Decisions at Duke Kunshan University -- as this new entity is called -- will be made by a seven member board of trustees. Duke will appoint only three. The bylaws call for five affirmative votes on any decision -- meaning that the board can act with only one Duke vote. Ah yes, there is an exit strategy, not specified, in case of implosion.

✔✔ The financial projections which we have discussed bounce around because nothing is certain. There is no experience -- by any university -- for such a venture. As noted before, we do not know how many students will matriculate. We do not know how much we can charge them. And beyond the economics, we have no idea of the quality of people who may be interested in applying.

✔✔ A second economic model shows a total loss in the range of $15 million in the first five years and escalating after that. The fine print also says there's a 3 in 4 chance the loss will be more than that. Putting all the possibilities and ground rules together, this model shows Duke's share could reach $11 million per year.

✔✔ And yet another projection shows that Duke could lose more than $10 million per year. Per year.

We repeat: FC believes -- given these models and their horrendous possibilities -- that Duke University is digging a $100 to $150 million hole for itself in the first ten years of operations in Kunshan, and that Mr. Brodhead owed us a better explanation than to say Kunshan might need a subsidy of $1.5 to $2 million a year.

And we believe that our Trustees -- like us -- should be scared of the entire project.

✔✔ Item two: the construction costs in Kunshan

Our starting point once again is Dean Sheppard on April 16, 2009: "Kunshan will cover all construction and operating costs for the facilities." Time and time again, administrators affirmed this. Until the December 3rd Trustee meeting.

Duke's new vice president for global expansion -- former Divinity Dean Greg Jones -- asked for $5.5 million to cover planning, construction and oversight, to insure the 201 acre, six building complex meets "Duke standards." Duke announced this in a press release. While Jones was new to the administration, surely someone knew about this all along, while we were repeatedly hearing all construction costs were taken care of.

What was not announced -- and surely Jones knew about this one -- is a second request that is even larger.

In preparation for Friday's meeting, Trustees have received briefing papers that reveal for the first time that while Kunshan is putting up the buildings (including dorm beds for around 700 and 70 faculty apartments) they are an empty shell. Duke is going to have to dig deep for furnishings -- the numbers we have seen are in the $20 million range -- half of it from Duke. The Brodhead administration will describe this as a “loan” and is asking the Trustees for approval now, although it will not reveal how the loan will be repaid -- if ever -- until the May meeting of the Trustees.

A loan? An annual payment on a loan is an operating expense, and Fact Checker and Deputies have debated whether the amortization is included in the loss projections that we outlined above. A deputy says maybe it is. Fact Checker says no it is not, because the Trustees, asked to approve the borrowing now, are told they will learn at their May meeting the details.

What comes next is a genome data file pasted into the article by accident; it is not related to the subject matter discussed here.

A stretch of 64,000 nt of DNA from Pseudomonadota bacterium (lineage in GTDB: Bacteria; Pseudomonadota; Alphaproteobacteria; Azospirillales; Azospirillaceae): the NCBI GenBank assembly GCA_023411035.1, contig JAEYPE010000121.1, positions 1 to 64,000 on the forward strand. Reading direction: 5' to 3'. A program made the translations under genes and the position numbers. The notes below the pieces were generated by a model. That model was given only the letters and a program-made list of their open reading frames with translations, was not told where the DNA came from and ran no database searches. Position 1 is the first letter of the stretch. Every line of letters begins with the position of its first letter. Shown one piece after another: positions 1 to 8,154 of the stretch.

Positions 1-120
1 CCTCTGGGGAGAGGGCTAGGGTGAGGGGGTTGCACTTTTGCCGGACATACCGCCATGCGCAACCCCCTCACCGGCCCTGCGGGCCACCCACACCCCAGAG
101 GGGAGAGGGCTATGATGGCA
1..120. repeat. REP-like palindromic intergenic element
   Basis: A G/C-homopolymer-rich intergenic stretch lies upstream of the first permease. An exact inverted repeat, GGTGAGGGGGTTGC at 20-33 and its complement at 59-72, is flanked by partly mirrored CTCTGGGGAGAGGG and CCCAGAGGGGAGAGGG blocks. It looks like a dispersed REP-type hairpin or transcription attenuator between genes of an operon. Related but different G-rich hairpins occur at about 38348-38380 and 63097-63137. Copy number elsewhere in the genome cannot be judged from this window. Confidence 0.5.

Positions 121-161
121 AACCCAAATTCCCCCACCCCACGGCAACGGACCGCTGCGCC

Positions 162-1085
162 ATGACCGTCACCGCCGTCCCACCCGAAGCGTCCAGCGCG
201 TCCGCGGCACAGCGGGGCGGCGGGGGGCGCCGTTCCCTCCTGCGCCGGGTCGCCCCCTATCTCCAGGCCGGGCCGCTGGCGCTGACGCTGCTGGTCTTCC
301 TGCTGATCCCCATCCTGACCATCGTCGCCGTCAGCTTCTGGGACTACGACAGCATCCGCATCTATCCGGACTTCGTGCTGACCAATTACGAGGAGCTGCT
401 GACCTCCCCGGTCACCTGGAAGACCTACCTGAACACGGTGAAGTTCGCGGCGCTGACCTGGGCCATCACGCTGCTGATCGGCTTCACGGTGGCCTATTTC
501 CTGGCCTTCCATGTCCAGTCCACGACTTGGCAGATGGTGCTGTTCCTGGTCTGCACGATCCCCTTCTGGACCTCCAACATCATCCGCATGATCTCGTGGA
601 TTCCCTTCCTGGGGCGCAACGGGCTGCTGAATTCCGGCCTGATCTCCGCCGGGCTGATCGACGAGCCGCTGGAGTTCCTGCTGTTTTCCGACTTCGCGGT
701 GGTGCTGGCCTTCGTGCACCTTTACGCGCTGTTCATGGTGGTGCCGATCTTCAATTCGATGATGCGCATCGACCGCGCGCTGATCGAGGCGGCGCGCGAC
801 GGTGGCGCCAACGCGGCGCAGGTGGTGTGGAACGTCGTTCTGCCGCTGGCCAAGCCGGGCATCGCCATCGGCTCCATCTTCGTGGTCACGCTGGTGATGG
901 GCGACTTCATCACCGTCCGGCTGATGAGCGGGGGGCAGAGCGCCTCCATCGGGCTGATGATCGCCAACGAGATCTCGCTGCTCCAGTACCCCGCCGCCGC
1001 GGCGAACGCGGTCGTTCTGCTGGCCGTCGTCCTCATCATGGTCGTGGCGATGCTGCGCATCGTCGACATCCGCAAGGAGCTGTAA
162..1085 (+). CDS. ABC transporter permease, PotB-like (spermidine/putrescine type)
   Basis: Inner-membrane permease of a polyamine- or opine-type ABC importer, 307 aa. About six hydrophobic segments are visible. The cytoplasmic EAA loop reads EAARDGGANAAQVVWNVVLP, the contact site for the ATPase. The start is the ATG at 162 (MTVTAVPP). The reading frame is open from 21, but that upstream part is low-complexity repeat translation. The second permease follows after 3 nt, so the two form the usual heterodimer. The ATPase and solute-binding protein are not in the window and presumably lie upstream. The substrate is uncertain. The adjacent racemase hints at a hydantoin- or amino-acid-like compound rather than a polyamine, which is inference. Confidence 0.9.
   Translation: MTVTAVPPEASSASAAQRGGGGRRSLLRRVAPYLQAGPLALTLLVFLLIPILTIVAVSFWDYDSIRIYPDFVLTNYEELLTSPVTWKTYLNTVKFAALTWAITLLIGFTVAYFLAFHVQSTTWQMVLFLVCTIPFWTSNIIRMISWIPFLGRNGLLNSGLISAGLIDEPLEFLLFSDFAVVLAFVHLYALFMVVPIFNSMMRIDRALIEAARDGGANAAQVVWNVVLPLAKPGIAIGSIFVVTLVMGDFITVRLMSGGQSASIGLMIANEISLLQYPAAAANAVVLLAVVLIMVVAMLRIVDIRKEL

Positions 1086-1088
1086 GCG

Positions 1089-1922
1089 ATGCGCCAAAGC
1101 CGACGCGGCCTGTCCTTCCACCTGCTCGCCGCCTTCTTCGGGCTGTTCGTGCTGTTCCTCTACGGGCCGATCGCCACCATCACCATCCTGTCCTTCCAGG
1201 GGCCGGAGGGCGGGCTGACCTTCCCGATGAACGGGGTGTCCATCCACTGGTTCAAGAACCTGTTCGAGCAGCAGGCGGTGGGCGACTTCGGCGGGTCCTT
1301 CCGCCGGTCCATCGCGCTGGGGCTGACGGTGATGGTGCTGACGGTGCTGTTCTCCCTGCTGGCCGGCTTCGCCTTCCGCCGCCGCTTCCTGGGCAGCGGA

✔✔ ITEM THREE: What's in this for our new partner, Wuhan University?

The briefing materials for the Trustees give just a few words about our new partner, short shrift in fact, leaving wide open the tantilizing question of why this school would want to get involved with Duke. What's in it for them?

Duke has described Wuhan as our silent partner. What does that mean?

It means no financial contribution. It means we have no faculty or student exchanges in place, no joint programs.

Saturday evening we picked up on a discussion indicating we will pay Wuhan what amounts to a franchise fee. Maybe in cash. Maybe in disguised ways.

We emphasize that other information in this Special Report did not come from this conversation and that while the Dukies in this conversation are in a position to know, we have no confirmation of their conclusion that Duke is going to fork over $1.5 million a year to Wuhan.

If this is true, it would be beyond any losses projected in the economic models above. Those models do detail where money will be spent -- and nothing for Wuhan is included.

✔✔ Item four: The shifting sands of what Kunshan is constructing.

In an initial press release putting a price tag on Kunshan, Duke's press office described Duke's $650 million campus in Kunshan.

Later we got clarification that this is not money that the city is putting into the new campus at all, but a translation of what it would cost to put up similar buildings in Durham.

By the time Sheppard gave the Wall Street Journal an interview that appeared on 2-11-2011, the translation had slipped to $360 million. And Duke had also flip flopped between five and six buildings.

And Friday, the briefing papers for the Trustees will include yet another estimate, this one $100 million or more lower than the last. And we're back to six buildings although the map being provided Trustees shows eleven.

FC has repeatedly asked VP for public relations and obfuscation Michael Schoenfeld to explain these calculations. We have provided him with comparable construction costs -- for example details on the new North Carolina Central dormitory which will open soon -- and comparable property values -- the recent sale of Hoch Plaza for example -- but have not had any answer.

We believe Duke's estimates are wildly inflated.

Here is why these numbers are crucial. Kunshan has committed these buildings rent-free for six years (actually the material we have is in conflict on the length of the lease, five or six years, though clear on the period in which Duke and Kunshan will split operating losses, six years).

The value of the buildings may well guide the future rent we have to pay. There is only a guarantee that Kunshan will hold talks to extend the lease in principle, no discussion of price.

We dare say there is not a business in America that would begin a major operation with such a shaky foundation.